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(WNN/UNWomen) Yaoundé, CAMEROON, AFRICA: Abused and exploited by her employers right from the beginning of her work-life, 50-year-old Félicité Mbida, a domestic worker for more than twenty years, fights to promote the rights of workers in Cameroon as part of the National Association Supporting Domestic Workers (RENATRAD in French).
As is the case for a number of young girls from Cameroon, Félicité started working as a domestic worker with the hope that she would do this type of work only for a short time. But with lack of other options, she was compelled to continue this work in order to provide for her two children.
“I worked with seven different families over a period of ten years due to irregular and poor working conditions and pay,” she confided.
When she started working in 1996, Félicité was often subjected to sexual violence perpetrated by her employers as well as psychological pressure. She worked without a contract or social security and had no clearly defined working hours. Exhausted and fed up with such abuse, in 2004 she decided to set up an association for domestic workers in order to promote support and solidarity amongst professionals in this field.
The Association for Housewives and Cooperating Partners of Yaoundé (AMCY in French) was born and rapidly grew to include 50 members in its fold. Encouraged by its success, the initiative was integrated into RENATRAD, a body bringing together 65 associations with an average of 20 to 50 members.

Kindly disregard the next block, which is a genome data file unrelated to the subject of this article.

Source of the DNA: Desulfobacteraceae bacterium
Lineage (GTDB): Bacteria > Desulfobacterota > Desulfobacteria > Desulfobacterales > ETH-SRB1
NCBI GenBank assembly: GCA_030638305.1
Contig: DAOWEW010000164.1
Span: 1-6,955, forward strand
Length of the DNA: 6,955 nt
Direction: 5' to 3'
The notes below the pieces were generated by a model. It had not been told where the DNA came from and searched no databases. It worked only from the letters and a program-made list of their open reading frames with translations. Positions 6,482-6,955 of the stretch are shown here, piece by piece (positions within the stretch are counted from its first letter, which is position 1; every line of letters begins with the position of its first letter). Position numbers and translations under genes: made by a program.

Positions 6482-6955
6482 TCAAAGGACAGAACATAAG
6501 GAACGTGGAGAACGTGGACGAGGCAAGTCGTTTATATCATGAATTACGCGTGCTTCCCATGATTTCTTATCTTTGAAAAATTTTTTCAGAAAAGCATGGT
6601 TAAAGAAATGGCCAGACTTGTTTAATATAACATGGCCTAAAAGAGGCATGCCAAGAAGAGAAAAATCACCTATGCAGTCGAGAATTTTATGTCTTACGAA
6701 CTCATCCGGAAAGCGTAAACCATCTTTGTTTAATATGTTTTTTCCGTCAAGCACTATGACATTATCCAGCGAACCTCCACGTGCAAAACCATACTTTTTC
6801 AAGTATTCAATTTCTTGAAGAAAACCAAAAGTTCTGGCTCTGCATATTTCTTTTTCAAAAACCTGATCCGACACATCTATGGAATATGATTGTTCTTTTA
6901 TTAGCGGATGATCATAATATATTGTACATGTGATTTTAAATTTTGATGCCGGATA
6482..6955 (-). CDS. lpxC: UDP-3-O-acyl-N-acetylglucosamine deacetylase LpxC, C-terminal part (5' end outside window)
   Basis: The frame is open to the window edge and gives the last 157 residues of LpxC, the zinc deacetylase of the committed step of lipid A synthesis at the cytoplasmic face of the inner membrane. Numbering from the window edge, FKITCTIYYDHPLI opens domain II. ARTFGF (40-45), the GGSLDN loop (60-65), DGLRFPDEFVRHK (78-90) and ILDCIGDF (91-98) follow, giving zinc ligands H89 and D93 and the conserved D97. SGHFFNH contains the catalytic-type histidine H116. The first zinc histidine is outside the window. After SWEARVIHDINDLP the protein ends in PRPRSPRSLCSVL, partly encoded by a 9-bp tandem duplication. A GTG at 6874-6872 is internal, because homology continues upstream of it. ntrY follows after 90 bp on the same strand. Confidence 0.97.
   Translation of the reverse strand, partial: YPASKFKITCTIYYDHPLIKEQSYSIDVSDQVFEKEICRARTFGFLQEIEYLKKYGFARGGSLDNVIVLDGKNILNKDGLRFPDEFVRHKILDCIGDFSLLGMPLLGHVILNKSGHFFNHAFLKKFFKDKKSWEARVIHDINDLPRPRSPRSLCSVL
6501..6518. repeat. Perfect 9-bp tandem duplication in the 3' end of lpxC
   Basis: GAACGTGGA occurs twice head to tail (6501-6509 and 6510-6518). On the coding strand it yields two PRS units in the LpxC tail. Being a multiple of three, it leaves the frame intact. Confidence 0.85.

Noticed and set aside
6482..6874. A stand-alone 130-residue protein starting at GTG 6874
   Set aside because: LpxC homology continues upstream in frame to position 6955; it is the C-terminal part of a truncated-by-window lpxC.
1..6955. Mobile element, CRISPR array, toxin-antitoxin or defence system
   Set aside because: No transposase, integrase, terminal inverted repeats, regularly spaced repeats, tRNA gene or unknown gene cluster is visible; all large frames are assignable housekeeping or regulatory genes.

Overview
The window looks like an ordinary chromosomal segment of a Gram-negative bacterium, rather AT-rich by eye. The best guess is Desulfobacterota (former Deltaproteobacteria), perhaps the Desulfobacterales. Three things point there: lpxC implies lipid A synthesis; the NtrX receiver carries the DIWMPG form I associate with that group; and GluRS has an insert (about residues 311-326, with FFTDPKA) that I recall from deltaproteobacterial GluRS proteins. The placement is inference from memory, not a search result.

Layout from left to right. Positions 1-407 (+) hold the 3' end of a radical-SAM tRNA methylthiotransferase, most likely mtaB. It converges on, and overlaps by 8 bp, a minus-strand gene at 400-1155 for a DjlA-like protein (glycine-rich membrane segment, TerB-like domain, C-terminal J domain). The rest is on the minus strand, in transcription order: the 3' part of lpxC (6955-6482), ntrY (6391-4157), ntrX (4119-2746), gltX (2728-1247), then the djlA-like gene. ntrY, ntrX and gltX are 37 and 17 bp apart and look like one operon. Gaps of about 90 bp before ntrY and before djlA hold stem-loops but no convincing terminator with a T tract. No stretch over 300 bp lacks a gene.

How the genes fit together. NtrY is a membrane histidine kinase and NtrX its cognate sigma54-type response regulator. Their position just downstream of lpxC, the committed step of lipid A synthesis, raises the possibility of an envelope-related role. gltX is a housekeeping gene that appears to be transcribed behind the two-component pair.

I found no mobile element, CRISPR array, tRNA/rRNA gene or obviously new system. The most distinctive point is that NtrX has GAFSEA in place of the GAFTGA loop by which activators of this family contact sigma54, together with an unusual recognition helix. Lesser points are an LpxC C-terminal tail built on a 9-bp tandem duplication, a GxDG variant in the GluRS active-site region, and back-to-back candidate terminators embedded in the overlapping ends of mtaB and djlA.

Supported by the Fund for Gender Equality, RENATRAD organizes training sessions on labour legislation, the drafting of work contracts, as well as professional ethics. With this training, domestic workers have been able to affirm their social status and better defend their rights.
“We have received lots of training on our rights, salaries, contracts, and, above all, on social security; this is because many of us will soon retire,” stressed Félicité, adding that she now knows the national minimum wage for Cameroon, namely 28 216 CFA francs – the equivalent of US$55 per month. She has therefore been able to negotiate her work contract with her employers, modify her working hours and benefit from social security through joining the National Social Security Service (CNPS in French).
“The programme has really changed a lot of things for us and domestic work is no longer what it was two years ago,” says Félicité.
The large-scale mobilization of these women can be explained notably by their status in Cameroonian society. It is estimated that domestic workers represent 3 per cent of all workers in Cameroon of which 80 per cent are women.
“Today, we can also say that we are workers just like anyone else; what we say is taken a little more seriously now; and the number of cases of violence and abuse at work have fallen,” she confirmed.
A die-hard activist, in 2011 Félicité was elected President of RENATRAD. Amongst her accomplishments is her contribution to the implementation of a national network on domestic employment regulated by the Programme’s Technical Monitoring Committee (CTS in French), as well as the preparation of draft legislation on domestic employment that is now with the government.
As a result of such advocacy efforts, Félicité hopes Cameroon will soon ratify the Convention 189 (Decent work for Domestic Workers) of the International Labour Organization (ILO).